Climate change is real, despite what Trump says. Scientists and allies will march on Earth Day, and despite the problematic leadership, it’s important that people show up. After flip-flopping my way through grad school, contemplating a life as a high school teacher or outreach coordinator, I’ve decided to pursue a career in academia. The white men in charge aren’t going to wake up woke someday. In the words of Paulo Freire, “Freedom is acquired by conquest, not by gift. It must be pursued constantly and responsibly” (1968). Women and other marginalized people need to stand up for each other, and demand fair treatment in the workplace. There have already been a handful of times that I’ve wanted to quit, and I have experienced interactions that seriously jeopardized my safety and standing in this field. But the few times I’ve spoken out, I’ve felt empowered by the (mostly) positive outcomes. The support I’ve received from my peers and mentors gives me hope that the patriarchal academic culture might crumble in my lifetime.

In this spirit, I will join my fellow scientists in the March for Science on April 22nd. Marching is not all that scientists can do – some are signing up to run for office with support from groups like 314action. We can also affect positive change in our local communities through non-confrontational chats about evolution with neighbors, or by doing outreach with kids. Anti-expert sentiment is running high, and scientists are in a unique position to change minds. When we’re not proselytizing, we can use our purchasing power to reduce our footprints by eating fewer animal products, using less plastic, and wearing secondhand clothes. These probably seem like obvious tips, but it’s never been so important to reduce the impact of our own consumption, and to share our passion and science knowledge with everyday people. It’s easy to feel overwhelmed, and the March offers an outlet for all of us science-loving earthlings to come together and send a peaceful message of resistance in defense of our only home.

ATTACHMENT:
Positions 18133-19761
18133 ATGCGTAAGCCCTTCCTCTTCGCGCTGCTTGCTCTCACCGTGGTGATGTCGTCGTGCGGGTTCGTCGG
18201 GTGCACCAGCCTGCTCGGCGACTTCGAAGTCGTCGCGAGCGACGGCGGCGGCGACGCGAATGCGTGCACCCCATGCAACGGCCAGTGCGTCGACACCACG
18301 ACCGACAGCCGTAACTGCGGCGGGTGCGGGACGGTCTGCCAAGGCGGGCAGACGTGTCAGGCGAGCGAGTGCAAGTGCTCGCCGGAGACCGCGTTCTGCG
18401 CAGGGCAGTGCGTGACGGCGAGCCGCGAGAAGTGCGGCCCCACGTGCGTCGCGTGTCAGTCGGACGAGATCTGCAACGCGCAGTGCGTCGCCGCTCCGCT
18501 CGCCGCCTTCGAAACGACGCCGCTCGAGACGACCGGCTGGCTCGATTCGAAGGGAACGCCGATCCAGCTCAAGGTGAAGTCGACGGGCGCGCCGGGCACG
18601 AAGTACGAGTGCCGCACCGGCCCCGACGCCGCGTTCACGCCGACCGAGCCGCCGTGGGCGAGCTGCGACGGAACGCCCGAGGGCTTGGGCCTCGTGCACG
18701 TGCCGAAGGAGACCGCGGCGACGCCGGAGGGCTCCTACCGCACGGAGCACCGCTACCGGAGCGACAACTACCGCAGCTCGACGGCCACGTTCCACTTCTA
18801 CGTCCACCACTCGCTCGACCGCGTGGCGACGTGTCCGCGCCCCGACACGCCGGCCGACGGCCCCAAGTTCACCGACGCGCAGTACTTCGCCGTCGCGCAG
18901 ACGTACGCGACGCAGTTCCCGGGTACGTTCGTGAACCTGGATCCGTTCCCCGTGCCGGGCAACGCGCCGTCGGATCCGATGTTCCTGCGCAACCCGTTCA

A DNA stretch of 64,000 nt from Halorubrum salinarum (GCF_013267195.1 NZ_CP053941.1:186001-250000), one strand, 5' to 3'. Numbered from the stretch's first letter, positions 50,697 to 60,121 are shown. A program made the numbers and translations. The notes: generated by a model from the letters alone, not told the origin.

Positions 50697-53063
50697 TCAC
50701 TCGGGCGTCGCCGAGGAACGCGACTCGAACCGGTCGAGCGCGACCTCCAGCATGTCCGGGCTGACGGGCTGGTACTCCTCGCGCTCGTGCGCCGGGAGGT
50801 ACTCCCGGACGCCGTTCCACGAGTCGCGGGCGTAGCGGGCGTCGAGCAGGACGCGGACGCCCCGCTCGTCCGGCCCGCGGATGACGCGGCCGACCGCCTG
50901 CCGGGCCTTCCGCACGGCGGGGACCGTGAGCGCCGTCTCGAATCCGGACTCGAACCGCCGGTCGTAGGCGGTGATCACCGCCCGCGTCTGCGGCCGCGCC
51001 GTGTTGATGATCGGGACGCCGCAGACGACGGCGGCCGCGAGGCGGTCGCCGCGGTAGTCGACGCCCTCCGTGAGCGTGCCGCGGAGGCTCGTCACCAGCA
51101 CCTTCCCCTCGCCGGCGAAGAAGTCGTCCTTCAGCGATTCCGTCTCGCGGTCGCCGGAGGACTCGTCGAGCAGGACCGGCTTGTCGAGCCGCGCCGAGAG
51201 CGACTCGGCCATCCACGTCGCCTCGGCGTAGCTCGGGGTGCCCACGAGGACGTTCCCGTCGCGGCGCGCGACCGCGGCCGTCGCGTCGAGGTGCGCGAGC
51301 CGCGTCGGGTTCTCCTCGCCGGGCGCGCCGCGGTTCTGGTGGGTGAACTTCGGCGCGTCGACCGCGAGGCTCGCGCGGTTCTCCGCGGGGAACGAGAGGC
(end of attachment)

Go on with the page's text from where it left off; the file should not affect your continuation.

Kate McGrath is a PhD candidate in Human Paleobiology at The George Washington University. She studies indicators of stress preserved in the teeth of great apes. She has done fieldwork in Rwanda, Kenya, and Tanzania at fossil sites and in national parks. Kate studied anthropology and geology as an undergrad at the College of Charleston, and from 2011-2012, she worked full time as an imaging specialist at the Smithsonian’s National Museum of Natural History. She regularly engages in science outreach with kids and the public at K-12 schools and museums. She uses blogging, social media, and public outreach as a means to make science more inclusive and accessible. She can be reached on twitter @kateapemcgrath or by email at kathjmcgrath@gmail.com. Find her publications on Research Gate.

Works Cited

Header Image taken from the American Association for the Advancement of Science

Freire, Paulo. Pedagogy of the Oppressed. New York: Bloomsbury, 1968.

Williams, Wendy M. and Stephen J Ceci (2015). “National hiring experiments reveal 2:1 faculty preference for women on STEM tenure track.” PNAS 112(12).

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About Emma Louise Backe

I graduated from Vassar College, which makes me an official liberal-arts witch, where I majored in Cultural Anthropology and English. I focused on the intersection between medical anthropology and folklore, indigenous narrative practices and healing techniques, and the role of language and storytelling in healing. I'm a logophile at heart--the bookish type that's always carrying around three or four books, loves experimenting with language, and has something of an Indiana Jones complex. I've worked in South Africa at the Gender, Health and Justice Research Unit; interned with the Smithsonian Center for Folklife and Cultural Heritage, The NAMES Project Foundation, and the UCLA Center for Art and Global Health; served as Head Consultant of Vassar College's Writing Center; volunteered with Peace Corps on community health empowerment; and worked as the Research Assistant at The Global Women's Institute at George Washington University. I have spent most of my professional career working on human rights issues, specifically violence against women and girls and reproductive health rights. I am currently pursuing my Master's at George Washington University.